How does loss of the word "apple" affect people who do not speak English?

Unknown said...

Actually, I almost forgot. Through most of her school time she stops filling out tests because there wouldn't be a point if they don't get seen. Should I include that?

Unknown said...

After the first few tests she realizes how pointless filling out they are and just pretends to do them until her parents/teachers get on her about it. That's why the world isn't as affected.
Language barries don't exist (for her words) as long as the definition is the same.

St0n3henge said...

Seems like you've got a major logic problem, here.

As IMHO points out, the first couple of times she does her homework she's going to remove words from the English language that are needed to understand the language. No one will understand each other. This is before she even realizes what's going on.

For instance, suppose Z. copies this:

“The sun comes up and the sun goes down,
The night mist shroudeth the sleeping town;
But if it be dark or if it be day,
If the tempests beat or the breezes play,
Still here on this upland slope I lie
Looking up to the changeful sky.”

We've already lost several words essential to understanding English, including up, down, sun, sky, the, but, if, it, day, night, here, I, on, and looking. And that's just the first stanza of a ten stanza poem. By the time she finishes explaining what the poem means, or whatever, English will be reduced to total gibberish.
So it won't matter if she stops doing homework or sending in tests once she realizes what's happening. It will already be too late.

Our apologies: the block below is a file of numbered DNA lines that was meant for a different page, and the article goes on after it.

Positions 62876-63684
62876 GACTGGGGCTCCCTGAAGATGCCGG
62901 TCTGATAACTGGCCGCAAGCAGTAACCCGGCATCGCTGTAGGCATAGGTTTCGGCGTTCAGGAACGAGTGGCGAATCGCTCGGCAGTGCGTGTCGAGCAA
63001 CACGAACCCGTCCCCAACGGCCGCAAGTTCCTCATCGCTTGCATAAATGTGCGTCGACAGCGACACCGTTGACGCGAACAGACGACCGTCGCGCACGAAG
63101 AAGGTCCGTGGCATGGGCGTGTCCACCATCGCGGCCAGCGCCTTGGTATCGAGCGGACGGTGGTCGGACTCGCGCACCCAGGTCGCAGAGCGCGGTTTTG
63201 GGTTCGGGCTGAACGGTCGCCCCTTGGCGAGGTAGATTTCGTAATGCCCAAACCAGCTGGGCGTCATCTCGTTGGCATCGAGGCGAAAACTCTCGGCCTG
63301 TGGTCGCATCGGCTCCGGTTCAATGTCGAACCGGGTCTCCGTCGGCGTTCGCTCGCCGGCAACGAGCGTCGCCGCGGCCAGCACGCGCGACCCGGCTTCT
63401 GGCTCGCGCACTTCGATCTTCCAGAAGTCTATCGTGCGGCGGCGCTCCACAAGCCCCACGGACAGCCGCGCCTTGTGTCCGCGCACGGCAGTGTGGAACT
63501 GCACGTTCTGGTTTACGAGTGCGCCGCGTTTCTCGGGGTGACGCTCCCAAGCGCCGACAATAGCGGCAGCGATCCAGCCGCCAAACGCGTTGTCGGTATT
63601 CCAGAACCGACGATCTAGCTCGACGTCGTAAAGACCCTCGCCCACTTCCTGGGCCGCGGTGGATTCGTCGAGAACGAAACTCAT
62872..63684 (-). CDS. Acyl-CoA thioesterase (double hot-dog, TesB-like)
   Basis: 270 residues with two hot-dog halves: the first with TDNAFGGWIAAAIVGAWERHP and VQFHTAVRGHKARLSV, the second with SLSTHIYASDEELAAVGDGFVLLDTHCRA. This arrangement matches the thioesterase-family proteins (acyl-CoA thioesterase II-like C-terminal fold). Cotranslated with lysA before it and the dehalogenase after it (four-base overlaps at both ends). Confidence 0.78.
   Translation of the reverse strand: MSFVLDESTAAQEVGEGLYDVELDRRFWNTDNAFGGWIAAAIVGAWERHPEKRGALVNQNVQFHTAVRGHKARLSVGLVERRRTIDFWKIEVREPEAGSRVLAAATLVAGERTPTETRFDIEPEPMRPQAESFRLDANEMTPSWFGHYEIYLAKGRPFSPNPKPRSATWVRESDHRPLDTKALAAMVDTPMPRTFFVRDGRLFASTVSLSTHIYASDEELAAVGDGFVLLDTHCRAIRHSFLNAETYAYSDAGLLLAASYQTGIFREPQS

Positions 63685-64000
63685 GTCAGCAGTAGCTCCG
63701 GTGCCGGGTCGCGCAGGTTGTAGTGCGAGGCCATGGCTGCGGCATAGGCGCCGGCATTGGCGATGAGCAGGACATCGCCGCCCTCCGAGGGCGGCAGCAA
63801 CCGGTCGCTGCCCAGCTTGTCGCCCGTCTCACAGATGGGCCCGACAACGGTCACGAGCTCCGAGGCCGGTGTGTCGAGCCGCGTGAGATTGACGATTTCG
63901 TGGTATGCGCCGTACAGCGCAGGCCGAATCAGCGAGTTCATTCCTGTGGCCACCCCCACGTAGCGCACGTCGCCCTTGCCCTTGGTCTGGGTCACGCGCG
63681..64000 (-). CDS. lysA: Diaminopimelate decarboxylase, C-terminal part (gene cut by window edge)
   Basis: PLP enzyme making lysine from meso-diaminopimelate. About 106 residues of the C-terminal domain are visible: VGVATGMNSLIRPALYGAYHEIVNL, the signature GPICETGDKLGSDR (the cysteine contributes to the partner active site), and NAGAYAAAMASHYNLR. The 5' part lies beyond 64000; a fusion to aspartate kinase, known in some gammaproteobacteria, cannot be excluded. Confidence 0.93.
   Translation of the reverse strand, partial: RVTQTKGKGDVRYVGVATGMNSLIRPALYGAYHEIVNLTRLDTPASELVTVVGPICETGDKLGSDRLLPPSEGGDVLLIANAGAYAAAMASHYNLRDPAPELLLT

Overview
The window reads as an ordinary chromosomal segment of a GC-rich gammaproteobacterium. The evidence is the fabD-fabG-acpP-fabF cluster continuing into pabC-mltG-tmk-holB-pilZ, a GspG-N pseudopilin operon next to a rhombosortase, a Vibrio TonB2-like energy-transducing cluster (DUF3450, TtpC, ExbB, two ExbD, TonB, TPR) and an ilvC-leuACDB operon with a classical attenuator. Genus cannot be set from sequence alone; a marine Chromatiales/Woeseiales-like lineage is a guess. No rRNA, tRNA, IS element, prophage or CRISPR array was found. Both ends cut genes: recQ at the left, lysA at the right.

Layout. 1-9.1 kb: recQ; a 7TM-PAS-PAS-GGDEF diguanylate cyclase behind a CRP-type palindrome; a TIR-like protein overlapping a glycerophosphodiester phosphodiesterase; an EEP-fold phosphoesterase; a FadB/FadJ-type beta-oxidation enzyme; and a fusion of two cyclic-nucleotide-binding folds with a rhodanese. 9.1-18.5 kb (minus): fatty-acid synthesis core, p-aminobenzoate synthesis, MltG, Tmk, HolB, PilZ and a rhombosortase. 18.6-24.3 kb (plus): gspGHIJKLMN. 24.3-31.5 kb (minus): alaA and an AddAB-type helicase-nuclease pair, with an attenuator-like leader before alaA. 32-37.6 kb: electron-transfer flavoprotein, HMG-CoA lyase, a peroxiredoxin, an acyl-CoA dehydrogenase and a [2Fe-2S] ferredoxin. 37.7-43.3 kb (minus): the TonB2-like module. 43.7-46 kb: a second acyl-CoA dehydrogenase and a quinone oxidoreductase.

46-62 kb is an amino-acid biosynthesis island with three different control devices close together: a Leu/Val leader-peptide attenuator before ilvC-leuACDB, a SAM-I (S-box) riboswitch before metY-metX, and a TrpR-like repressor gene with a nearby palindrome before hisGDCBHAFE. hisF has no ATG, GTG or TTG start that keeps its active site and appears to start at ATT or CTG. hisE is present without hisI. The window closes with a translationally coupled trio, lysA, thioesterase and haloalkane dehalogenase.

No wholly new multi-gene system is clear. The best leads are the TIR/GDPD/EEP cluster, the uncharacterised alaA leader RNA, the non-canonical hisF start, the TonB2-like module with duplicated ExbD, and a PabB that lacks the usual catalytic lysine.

I'm afraid you're going to have to change the premise of your book. Perhaps it is only the stories that disappear, or names and dates, or principle characters, rather than words. Or something else- I'm not sure what, but as it stands, this can't work.

Anonymous said...

These things don't need to be in the query, but they do need to be handled well in the book and the query shouldn't be allowing the questions to be brought up.

You also need to deal with knowledge acquisition. People aren't stupid. If they've forgotten 2+2=4, but they've got 1+2=3 and 3+2=5 they're going to be able to put 2 and 2 together, if you see what I mean. They're also going to notice something is messing with their minds. This is even if you're removing info from digital and paper sources as well as actual human brains.

Anonymous said...

As other commenters have said, it sounds like you need to step back from your story for a moment and think about the magic. Where does it come from, how exactly does it work? What are the consequences? How will these consequences ripple out throughout the entire story world?

As you answer these questions, you may (probably) need to rewrite parts of your story so that the whole makes more sense.

I'm curious, did you write your book in English or Hebrew? I'm just thinking about how those are two different audiences with two different expectations about and experiences with literature.

Evil Editor said...